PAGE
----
Games don't need the best of the best graphics to be immersive - they just need to approach things differently.
Neogence CEO Robert Rice is best known as an advocate of augmented reality - as previously covered here on The Escapist - but that doesn't mean thinks more traditional games can't deliver an immersive experience. In fact, it's quite the opposite.
"Immersion turns a diversion into a full-blown experience," said Rice at his "Immersion X" panel at Triangle Game Conference 2010. A diversion can be something fun and entertaining like Tetris or Bejeweled, but an experience has an effect on you, and becomes something you remember years later.
And really, graphics don't have anything to do with it. Rice related a moment he still remembered from ancient text-based MUD Gemstone years after the fact: He knew that there was a secret organization in a given area, and was searching a single room in a little house, absolutely sure that it was the key to their hideout. He discovered an ivory bowl, placed his Obsidian Sword in it, and pulled a lever - and the sword disappeared.
But it wasn't any sort of secret entranceway or price to pay for entry. He later learned he'd flushed his favorite sword down a toilet.
Setting and atmosphere are two of the most crucial elements to properly immersing a player and getting them to leave the real world behind, said Rice, and sometimes it can be more effective to pull a Hitchcock and not tell the player what's going on. He used Portal as an example: The player wakes up in a laboratory and immediately has to ask themselves, "Who am I? Where am I? Why is this computer trying to kill me?" Those questions immediately give the game an exploratory nature as the player unravels the mystery.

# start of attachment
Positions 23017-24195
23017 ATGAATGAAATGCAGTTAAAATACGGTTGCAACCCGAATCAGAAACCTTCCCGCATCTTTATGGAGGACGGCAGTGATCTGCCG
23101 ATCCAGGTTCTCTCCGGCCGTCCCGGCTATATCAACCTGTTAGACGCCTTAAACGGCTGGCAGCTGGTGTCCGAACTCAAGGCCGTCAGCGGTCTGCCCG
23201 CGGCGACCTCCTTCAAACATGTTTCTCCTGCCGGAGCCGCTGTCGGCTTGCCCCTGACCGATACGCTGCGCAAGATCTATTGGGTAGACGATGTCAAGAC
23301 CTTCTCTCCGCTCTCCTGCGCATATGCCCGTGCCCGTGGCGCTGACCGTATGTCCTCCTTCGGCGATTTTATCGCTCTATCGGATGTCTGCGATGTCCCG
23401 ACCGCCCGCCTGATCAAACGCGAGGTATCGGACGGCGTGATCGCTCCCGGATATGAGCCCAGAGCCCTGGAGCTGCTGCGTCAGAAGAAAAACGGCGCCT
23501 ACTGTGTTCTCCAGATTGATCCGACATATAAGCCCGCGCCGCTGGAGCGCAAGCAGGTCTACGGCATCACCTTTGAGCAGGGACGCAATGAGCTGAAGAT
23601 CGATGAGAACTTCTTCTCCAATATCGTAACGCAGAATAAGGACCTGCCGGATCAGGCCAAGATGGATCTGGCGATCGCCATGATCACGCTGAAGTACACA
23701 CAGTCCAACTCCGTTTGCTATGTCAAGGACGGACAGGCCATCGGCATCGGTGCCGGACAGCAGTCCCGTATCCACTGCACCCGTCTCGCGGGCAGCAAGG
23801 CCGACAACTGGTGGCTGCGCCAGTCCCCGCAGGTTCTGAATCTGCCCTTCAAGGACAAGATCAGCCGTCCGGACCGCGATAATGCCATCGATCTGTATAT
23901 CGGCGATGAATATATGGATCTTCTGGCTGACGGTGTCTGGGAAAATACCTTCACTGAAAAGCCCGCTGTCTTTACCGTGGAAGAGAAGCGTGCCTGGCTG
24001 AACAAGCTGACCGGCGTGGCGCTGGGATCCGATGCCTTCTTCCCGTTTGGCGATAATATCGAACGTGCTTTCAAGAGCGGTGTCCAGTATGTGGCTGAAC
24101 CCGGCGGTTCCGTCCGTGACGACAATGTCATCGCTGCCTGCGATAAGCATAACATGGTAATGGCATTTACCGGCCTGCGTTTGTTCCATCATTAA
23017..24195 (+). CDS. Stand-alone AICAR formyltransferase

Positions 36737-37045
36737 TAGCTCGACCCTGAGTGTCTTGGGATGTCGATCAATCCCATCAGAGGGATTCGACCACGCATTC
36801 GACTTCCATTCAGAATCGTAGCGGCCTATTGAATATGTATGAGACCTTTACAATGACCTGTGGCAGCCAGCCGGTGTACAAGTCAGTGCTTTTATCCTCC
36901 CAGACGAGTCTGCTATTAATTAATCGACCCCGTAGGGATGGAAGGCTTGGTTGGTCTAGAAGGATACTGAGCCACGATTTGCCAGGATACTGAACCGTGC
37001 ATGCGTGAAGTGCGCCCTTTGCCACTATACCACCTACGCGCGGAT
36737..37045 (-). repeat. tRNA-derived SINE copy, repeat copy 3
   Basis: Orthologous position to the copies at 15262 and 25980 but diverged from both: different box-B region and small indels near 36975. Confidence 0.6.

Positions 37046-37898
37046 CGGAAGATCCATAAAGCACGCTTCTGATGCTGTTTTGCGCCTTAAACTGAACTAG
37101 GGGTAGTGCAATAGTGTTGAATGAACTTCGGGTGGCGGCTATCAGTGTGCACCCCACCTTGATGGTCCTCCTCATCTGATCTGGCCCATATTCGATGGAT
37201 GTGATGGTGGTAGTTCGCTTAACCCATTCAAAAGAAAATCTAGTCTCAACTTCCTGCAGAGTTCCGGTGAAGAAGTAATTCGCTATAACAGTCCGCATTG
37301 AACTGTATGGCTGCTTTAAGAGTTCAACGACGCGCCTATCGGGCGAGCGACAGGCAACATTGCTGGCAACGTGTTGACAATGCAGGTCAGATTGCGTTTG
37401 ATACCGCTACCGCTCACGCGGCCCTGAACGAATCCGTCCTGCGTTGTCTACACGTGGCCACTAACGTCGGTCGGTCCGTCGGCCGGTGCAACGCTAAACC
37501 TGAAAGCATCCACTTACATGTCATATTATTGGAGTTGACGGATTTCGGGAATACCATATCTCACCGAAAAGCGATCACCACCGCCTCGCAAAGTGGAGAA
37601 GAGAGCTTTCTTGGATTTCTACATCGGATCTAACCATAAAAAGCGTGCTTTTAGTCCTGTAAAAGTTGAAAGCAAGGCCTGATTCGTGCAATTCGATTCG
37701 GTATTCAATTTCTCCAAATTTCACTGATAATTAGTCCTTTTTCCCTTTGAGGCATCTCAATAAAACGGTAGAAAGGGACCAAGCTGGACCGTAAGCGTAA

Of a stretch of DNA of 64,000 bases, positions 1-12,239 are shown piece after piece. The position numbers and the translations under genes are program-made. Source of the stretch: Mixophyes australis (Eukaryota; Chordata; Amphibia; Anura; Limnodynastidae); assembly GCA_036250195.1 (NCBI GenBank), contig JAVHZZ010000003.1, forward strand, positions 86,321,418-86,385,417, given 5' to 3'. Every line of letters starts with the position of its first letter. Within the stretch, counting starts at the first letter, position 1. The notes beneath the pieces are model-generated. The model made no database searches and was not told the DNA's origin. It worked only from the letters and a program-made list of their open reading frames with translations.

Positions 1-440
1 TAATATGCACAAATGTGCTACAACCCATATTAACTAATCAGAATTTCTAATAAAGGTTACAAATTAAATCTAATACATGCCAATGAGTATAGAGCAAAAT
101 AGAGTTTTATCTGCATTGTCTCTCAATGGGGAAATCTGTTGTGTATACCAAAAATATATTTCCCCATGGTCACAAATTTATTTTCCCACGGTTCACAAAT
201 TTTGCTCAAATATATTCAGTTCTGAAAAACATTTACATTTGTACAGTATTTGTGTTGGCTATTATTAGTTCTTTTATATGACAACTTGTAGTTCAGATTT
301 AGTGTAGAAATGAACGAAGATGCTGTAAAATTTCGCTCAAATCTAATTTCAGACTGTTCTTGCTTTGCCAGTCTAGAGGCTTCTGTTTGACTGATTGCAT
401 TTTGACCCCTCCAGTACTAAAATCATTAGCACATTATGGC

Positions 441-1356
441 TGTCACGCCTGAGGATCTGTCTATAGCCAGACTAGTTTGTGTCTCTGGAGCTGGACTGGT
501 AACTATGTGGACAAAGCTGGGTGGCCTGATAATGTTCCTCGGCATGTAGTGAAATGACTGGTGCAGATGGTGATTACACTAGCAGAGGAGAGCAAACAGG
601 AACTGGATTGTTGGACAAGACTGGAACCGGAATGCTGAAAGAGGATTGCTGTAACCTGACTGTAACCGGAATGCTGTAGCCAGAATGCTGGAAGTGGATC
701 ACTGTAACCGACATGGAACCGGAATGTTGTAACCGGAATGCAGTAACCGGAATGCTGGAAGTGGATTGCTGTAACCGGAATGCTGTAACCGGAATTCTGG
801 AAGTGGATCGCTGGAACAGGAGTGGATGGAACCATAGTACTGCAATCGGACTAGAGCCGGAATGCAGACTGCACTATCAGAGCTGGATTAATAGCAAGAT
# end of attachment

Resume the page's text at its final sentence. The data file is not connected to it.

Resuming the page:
It was crucial for games to have good openings, argued Rice, because that was the defining moment that would determine whether the player became hooked or not. Early PS2 adventure game ICO had another incredibly affecting opening - you don't know who the boy is, you don't know why he's abandoned in the castle. You're exploring, you hear echoing bird squawks and the dripping of water, and then you meet a mysterious girl - and all the while, there's no dialogue.
"It draws you in as a user - the movement of the characters and how they express themselves without words. I want to protect this girl. I want to save her, I want to get her out of her and rescue myself, too."
Great openers are emotionally engaging and establish a setting and atmosphere, said Rice, reading some classic opening lines from literature like Neuromancer, Poe's The Raven, and Tolkien's The Hobbit. "A long time ago in a galaxy far, far away - you've already got a culture and people and planets beginning to unfold in your mind. It's the same with 'Once Upon a Time.' What does that mean? What's coming next?"
"You can't just do immersion with pretty trees." But that doesn't mean that technology can't help, said Rice, with things like Project Natal and the thought-reading Emotive system. "It turns the interface into an experience - it changes the interaction between you and the game. You are the main character, now."
But technology aside, one of the most effective tools any developer could do was give the player questions: "Let the brain fill in the blanks, and you make more of an experience and give the player something to remember. [Games] transcend any type of media - they're unique in that they let you interact with them and share an experience with us."
"We're the guys who can weave dreams."